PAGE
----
In the supplemental material posted on the NTIA website, Gillett released a detailed map with the names of the carriers, and their technology type, offering broadband services within each of the Massachusetts’ townships.

Other companies obtaining meetings with NTIA officials included Alcatel-Lucent and Cisco, both of whom argued against including requirements that only American products be included in projects funded by broad grants.

“Cisco [does] not believe that broadband grants under BTOP constitute a ‘public work’ which would subject them to the ‘Buy America’ requirement,” said Jeffrey Campbell, senior director of global policy for the router manufacturer.

Alcatel-Lucent agreed. “BTOP projects do not fit within ‘public work’ or should be exempt,” said the company’s Michael McMenamin. “In any event the vast majority of stimulus dollars for broadband projects will be devoted to the labor costs of deployment, not ICT equipment.”

Other non-profit groups that had meetings with NTIA include the Pew Internet & American Life Project, and the Minority Media Telecommunications Council.

Legislators See 'Underserved' Definition as First Step for Broadband Stimulus

in Broadband Stimulus/NTIA by

WASHINGTON, April 5, 2009 – Proper oversight of the $7.2 billion Broadband Technology Opportunities Program can only take place if key terms are defined properly, a panel of agency officials and policy experts told a congressional committee on Thursday.

The broadband stimulus programs can succeed only if the eventual definition of “unserved areas” is “sensible,” said Rep. Rick Boucher, D-Va., chairman of the House Energy and Commerce Subcommittee on Communications, Technology and the Internet.

Boucher is concerned that areas that have a “smattering” of broadband service might be excluded from the definition of “unserved” areas. Agencies must also exercise care when defining what constitutes an “underserved” area in order to maximize market competition, Boucher said.

“Uunderserved” should also encompass areas with low available speeds, Boucher said.

But Boucher cautioned that the stimulus program should not be confused with a national broadband strategy, which the Federal Communications Commission is tasked with designing. The FCC is scheduled to take up the task at its April 8 meeting.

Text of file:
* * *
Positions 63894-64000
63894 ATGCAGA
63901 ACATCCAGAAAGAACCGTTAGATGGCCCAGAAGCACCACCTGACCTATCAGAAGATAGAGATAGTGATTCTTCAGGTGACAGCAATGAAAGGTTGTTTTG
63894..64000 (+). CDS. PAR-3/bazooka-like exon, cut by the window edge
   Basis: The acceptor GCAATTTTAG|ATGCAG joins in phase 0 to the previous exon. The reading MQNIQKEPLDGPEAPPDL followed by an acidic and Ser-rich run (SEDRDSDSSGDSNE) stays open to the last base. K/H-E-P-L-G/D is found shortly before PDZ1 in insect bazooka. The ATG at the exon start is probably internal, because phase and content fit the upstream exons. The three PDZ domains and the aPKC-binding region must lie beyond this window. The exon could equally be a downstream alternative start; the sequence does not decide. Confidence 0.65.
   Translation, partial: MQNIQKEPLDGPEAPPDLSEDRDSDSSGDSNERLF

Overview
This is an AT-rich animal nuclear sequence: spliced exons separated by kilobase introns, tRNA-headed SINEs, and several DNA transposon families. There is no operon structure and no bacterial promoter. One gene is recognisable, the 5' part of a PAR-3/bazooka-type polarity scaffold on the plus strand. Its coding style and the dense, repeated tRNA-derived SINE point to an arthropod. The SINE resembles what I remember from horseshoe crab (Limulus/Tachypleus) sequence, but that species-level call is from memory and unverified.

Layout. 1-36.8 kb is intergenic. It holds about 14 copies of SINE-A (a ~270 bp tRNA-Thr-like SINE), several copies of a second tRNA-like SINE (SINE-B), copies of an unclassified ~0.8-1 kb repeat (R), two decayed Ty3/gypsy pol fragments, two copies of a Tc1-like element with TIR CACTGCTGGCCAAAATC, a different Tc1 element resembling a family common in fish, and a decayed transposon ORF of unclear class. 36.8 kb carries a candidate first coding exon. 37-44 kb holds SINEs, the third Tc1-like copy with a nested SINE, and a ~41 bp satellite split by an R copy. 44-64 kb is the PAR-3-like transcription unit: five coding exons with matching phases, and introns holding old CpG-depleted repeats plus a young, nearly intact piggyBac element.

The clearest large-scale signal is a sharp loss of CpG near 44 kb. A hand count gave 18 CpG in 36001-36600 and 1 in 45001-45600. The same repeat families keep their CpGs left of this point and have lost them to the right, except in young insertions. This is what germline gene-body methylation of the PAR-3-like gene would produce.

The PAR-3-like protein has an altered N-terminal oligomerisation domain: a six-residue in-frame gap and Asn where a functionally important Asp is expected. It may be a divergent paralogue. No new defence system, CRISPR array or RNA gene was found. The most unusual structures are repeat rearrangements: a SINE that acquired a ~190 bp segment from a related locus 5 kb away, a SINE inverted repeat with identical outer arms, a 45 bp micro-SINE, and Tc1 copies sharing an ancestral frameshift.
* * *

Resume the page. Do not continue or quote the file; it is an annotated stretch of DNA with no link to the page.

Such a strategy could include expanding universal service fund support to include broadband, he said, and indicated his subcommittee would continue to be “actively involved in looking at ways to achieve universal broadband deployment.”

Ranking member Rep. Cliff Stearns, R-Fla., said that focusing first only on unserved areas would prevent “another wasteful government program,” and worried that distributing funds without a national broadband map in place would lead to a “ready, fire, aim” approach that would only encourage waste, fraud and abuse.

Stearns suggested first distributing funds to states that have already begun mapping efforts. “It’s common sense that we should know where to best spend the money before the money is actually spent,” he said.

But full committee chairman Rep. Henry Waxman, D-Calif., disagreed with Stearns’ “re-characterization” of the stimulus bill’s requirements.

Waxman noted that the committee had rejected an amendment codifying Stearns’ presumption of priorities into law when it considered the bill in February.” I expect that NTIA will not be distracted by these efforts,” Waxman said.

Developing definitions and a national broadband plan is the FCC’s “most important responsibility since implementing the 1996 Telecom Act,” said Scott Deutchman, acting senior legal advisor to acting FCC Chairman Michael Copps.

But the most important task in developing the plan will be to make sure broadband is available to all Americans, “whether you are rich or poor, live in a rural or urban area or on tribal lands, have a disability, are a small business, are a senior citizen or a high school student,” Deutchman said.